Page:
Fiji Prime Minister Josaia Voreqe Bainimarama has made it clear that the Pacific’s intention at the climate negotiation table is purely a “fight for survival”.
As the climate conference heads into its second and final week, the Prime Minister said he is not afraid to call out bigger nations who lack the courage or the wisdom to do what must be done.
He said it’s particularly crucial for the G20 nations who have chosen the right course to urge their counterparts to join the “wave of support” towards climate action.
Speaking at the ‘Partnership for Island Resilience Sharing Solutions in the Great Ocean States’, Bainimarama said any nation that is at COP26 fighting for coal or other fossil fuels should be condemned.
“Developed nations are failing us. They are the ones with the resources and the technology to make a difference, yet they have left potential for clean energy and adaptation on the table by missing their 100 billion pledge two years running.”
“Among others, the USA is woefully short of paying its fair share of climate finance. Now we – those most vulnerable – are told to suck it up and wait until 2023.”
Prime Minister Bainimarama also highlighted Fiji’s dedication to building climate resilience through a ground-breaking Climate Change Act. The newly-passed Act has legally-empowered Fiji to become net-zero, harness nature-based solutions, fortify Fiji’s infrastructure, and hold the private sector accountable while also unlocking its innovative potential.
Former President of the United States, Barak Obama while delivering his opening remarks emphasised the importance of promoting island resilience. He added that the 2015 climate talks had been crucial to the resulting Paris Agreement, which commits countries to holding the rise in the average global temperature to ‘well below’ 2 degrees Celsius above preindustrial levels.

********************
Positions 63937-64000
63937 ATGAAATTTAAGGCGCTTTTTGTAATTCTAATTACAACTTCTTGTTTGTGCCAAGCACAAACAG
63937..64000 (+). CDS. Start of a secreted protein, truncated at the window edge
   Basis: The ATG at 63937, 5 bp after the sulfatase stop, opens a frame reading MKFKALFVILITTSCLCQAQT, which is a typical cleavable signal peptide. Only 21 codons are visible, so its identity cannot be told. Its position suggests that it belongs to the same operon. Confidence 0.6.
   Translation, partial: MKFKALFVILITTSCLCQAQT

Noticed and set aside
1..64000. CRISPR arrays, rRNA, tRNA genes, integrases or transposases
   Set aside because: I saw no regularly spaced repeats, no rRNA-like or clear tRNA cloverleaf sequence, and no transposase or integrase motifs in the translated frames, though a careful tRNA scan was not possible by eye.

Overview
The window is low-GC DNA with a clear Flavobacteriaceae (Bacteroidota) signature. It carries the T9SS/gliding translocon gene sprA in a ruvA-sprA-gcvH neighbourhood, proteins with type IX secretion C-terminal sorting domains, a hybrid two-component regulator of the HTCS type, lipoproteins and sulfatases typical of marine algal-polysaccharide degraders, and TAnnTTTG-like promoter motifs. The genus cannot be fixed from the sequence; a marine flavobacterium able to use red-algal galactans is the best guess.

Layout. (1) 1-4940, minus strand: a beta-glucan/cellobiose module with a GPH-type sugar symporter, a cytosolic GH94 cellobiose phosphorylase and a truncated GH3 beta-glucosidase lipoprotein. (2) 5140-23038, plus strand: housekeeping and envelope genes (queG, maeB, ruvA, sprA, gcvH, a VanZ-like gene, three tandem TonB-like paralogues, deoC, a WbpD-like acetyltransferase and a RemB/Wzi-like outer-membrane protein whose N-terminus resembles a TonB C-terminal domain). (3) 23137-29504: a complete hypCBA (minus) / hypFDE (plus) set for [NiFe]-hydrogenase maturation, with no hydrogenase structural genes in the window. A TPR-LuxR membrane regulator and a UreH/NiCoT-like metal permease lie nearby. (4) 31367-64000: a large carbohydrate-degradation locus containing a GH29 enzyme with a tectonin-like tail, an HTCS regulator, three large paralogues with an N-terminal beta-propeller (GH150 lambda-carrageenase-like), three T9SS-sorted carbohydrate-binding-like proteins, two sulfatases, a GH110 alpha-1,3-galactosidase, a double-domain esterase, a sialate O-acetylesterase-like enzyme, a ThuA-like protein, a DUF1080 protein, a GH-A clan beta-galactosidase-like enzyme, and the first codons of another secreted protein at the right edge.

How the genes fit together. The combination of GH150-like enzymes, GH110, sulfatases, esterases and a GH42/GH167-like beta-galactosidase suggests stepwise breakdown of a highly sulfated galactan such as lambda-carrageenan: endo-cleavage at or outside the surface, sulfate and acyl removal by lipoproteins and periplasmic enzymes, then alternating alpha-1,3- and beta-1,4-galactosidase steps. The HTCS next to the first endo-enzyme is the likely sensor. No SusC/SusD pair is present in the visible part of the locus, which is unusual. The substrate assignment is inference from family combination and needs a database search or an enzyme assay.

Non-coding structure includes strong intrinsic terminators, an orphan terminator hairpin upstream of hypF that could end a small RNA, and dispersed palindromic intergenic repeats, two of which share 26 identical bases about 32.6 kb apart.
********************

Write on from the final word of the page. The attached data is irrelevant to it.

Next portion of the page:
“I am an island kid. I have been shaped by my experience growing up in Hawaii. While I was President, I was proud of the work that we did to work with island nations who are most vulnerable to changing climate. We have to act now to help with adaptation and resilience,” said the former President.
Prime Minister Bainimarama at the roundtable discussion also highlighted the Pacific and more so, Fiji’s climate action strategies.
“Pacific nations have collectively agreed to a declaration to preserve the sovereignty of our waters even if landmasses are lost entirely, Fiji has a trust fund for relocation that finances the movement of communities and infrastructure to higher ground and we have offered refuge to the people of Kiribati and Tuvalu in the event their nations are lost to the rising seas,” he said.
“Today, no nation can claim inaction out of ignorance. We have known about this threat for decades, and the most recent IPCC report has put a mountain of evidence behind the experiences my people have lived and confirmed our worst fears.”
Prime Minister Bainimarama also underscored Fiji’s climate policies, speaking on sustainable management of our ocean and the Environment, Climate Adaptation Levy (ECAL) and our partnership with the UK Space Agency and NORAD to enhance our ability to map sea-level rise, improve coastal development, manage climate-induced human migration, and perform hydrological and wind modelling to better understand our islands’ renewable energy potential.
“As we look to the work yet to be done this week, I want to close with a final message; The Pacific’s intentions are pure here in Glasgow. We are fighting for that which is most sacred: our survival, and any nation that is here fighting for coal or other fossil fuels should be condemned for it because past 1.5 or two degrees of warming, even Fiji’s world-leading actions will not be enough to spare us untold suffering, said Bainimarama.
This story was published at the Fijian Government on 09 November 2021, reposted via PACNEWS.